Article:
|Publication number||US4505638 A|
|Application number||US 06/338,061|
|Publication date||Mar 19, 1985|
|Filing date||Jan 8, 1982|
|Priority date||Aug 11, 1981|
|Publication number||06338061, 338061, US 4505638 A, US 4505638A, US-A-4505638, US4505638 A, US4505638A|
|Inventors||Kenji Sugino, Yukiaki Nagata|
|Original Assignee||Sugino Machine Limited|
|Export Citation||BiBTeX, EndNote, RefMan|
|Patent Citations (25), Referenced by (3), Classifications (8), Legal Events (4)|
|External Links: USPTO, USPTO Assignment, Espacenet|
The present invention relates generally to pressurized fluid actuated motors and more praticularly to hydraulic actuated motors of the type adapted for use under water. More particularly, the present invention relates to a underwater hydraulic motor which is adapted for use under deep water.
Among various motors known in the art which are actuated by pressurized fluid, air motors which are actuated by compressed air and oil hydraulic motors which are actuated by hydraulic oil are in wide use. In accordance with a structual classification, the known motors include vane motors, plunger motors, turbine motors, etc., and these motors have been used effectively. However, these prior art motors give rise to many problems from the standpoints of performance, etc., when they are put in underwater applications. For instance, while the air motor has the advantage of being capable of discharging the exhaust into the water, where the normal service air pressure is used, the air motor can be used only under water of a limited depth. On the other hand, the oil hydraulic motor requires two supply and discharge pipes with the resulting complicated construction and moreover there is the danger of the hydraulic oil leaking and contaminating the surrounding water area.
While the use of an electric motor under water may be conceived, there is the disadvantage of requiring a complicated and large-sized mechanism for completely shutting off the entry of water into the motor and moreover there is the disadvantage of causing an electric shock by a leakage of electricity.
The present invention has been made to overcome the foregoing deficiencies in the prior art and it is the primary object of the invention to provide a underwater hydraulic motor which eliminates the use of any drain pipe through the use of pressurized water as a working fluid and which can be used effectively even under deep water.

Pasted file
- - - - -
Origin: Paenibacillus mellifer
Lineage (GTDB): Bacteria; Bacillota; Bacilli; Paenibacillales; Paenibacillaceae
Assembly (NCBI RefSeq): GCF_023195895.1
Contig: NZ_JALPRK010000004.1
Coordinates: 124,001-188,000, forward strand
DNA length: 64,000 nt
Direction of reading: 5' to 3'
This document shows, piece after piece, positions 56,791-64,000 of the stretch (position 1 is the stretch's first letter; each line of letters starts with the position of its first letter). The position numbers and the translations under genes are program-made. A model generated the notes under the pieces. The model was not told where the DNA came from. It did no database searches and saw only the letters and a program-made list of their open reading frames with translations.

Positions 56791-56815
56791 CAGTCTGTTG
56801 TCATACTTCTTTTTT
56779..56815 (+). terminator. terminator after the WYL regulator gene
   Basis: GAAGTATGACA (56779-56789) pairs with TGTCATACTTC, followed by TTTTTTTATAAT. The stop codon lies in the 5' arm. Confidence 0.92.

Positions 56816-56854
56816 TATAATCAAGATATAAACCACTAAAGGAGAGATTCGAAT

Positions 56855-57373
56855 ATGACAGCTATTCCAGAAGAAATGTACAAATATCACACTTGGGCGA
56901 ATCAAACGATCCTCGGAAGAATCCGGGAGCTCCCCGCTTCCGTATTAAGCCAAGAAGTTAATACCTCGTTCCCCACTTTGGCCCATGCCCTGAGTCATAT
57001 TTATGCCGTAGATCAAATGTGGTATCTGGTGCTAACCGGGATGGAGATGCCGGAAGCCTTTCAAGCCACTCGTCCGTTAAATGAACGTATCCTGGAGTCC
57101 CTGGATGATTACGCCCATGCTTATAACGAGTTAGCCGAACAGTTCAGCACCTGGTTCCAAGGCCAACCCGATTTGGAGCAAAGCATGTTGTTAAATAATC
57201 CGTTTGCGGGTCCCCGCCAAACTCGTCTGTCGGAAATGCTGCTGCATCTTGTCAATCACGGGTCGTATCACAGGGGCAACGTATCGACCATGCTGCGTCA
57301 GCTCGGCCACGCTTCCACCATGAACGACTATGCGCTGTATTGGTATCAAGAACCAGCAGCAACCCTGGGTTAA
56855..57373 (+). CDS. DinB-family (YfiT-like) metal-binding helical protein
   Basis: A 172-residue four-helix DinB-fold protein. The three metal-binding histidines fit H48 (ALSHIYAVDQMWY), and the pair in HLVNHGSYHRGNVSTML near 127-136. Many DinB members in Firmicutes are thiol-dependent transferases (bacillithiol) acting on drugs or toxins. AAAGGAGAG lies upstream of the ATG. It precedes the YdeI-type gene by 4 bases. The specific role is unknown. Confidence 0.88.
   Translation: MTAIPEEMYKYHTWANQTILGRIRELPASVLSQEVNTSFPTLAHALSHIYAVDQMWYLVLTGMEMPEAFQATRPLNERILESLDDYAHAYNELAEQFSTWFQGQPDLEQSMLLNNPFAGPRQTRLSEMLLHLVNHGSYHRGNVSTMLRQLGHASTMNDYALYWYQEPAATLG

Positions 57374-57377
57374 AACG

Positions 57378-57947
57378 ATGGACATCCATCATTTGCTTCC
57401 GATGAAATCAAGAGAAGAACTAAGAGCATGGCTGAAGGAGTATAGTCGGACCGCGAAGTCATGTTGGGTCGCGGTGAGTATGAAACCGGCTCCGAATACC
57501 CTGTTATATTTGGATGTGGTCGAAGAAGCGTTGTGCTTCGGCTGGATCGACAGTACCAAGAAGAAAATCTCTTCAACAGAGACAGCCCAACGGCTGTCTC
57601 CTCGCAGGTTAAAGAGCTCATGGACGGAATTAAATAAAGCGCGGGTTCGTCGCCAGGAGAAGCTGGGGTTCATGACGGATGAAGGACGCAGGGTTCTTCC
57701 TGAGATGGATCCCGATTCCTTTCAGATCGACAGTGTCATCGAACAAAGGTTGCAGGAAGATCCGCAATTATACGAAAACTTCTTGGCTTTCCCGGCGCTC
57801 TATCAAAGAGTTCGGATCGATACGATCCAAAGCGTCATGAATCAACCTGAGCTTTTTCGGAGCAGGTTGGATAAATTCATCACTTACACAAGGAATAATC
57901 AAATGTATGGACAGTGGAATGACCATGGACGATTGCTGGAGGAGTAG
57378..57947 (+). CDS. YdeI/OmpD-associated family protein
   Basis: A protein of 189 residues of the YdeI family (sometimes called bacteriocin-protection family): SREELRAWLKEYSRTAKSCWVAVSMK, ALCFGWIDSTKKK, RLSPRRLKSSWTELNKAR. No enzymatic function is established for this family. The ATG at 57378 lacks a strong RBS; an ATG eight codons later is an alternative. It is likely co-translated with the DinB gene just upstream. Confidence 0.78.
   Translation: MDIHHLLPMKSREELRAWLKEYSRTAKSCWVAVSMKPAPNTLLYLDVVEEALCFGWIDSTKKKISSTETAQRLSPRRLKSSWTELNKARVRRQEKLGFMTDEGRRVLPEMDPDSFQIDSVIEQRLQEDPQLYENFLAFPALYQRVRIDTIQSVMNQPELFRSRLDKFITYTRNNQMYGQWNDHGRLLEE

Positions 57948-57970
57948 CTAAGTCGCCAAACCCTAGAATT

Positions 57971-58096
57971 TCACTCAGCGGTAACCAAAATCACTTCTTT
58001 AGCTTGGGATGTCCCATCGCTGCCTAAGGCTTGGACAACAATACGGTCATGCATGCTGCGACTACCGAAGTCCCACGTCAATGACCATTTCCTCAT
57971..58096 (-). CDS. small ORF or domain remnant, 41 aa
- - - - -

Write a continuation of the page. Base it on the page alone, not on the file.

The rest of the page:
Thus, in accordance with one form of this invention there is provided a underwater hydraulic motor comprising a turbine rotor adapted to be rotated in response to a jet of pressurized water, an output shaft for transmitting the rotatory power of the turbine rotor to an external mechanical load, a reduction gear unit interposed between the turbine rotor and the output shaft, an oil immersion chamber containing therein the bearings of the turbine rotor and the output shaft and the reduction gear unit, filled with oil and sealed hermetically, and a resilient member forming a part of partition means between the interior of the oil immersion chamber and the motor exterior, whereby when the motor is used under deep water, the resilient member is expanded or contracted so as to balance the oil pressures within the oil immersion chamber against the water pressure outside the motor and thereby to prevent leakage of the oil or the entry of water into the motor.
The resilient member is in the form of an annular hollow member which is contained within an annular cavity enclosed by motor body means so as to be arranged in concentric relation with the turbine rotor, and the interior of the annular cavity is communicated with the exterior of the motor via holes formed through the motor body means. Thus, there is an advantage that the resilient member forming the annular hollow member is compactly incorporated in the motor assembly and moreover the resilient member is protected from external forces and not to be damaged easily.
In accordance with another form of the invention, the underwater hydraulic motor further comprises a seal ring disposed at the back of the turbine rotor to be placed thereon concentrically, and hole means provided to balance the water pressures on both sides of the seal ring, the hole means including holes formed through the turbine rotor and holes formed through the motor body to communicate the back of the seal ring with the exterior of the motor, whereby the water pressures on both sides of the seal ring are balanced so as to effectively prevent wear of the seal ring and prevent any reduction in the life of the seal ring.
The underwater hydraulic motor of this invention has the general advantage of the turbine type which eliminates the use of any sliding sealing means and ensures a longer life as compared with the vane-type and plunger-type motors.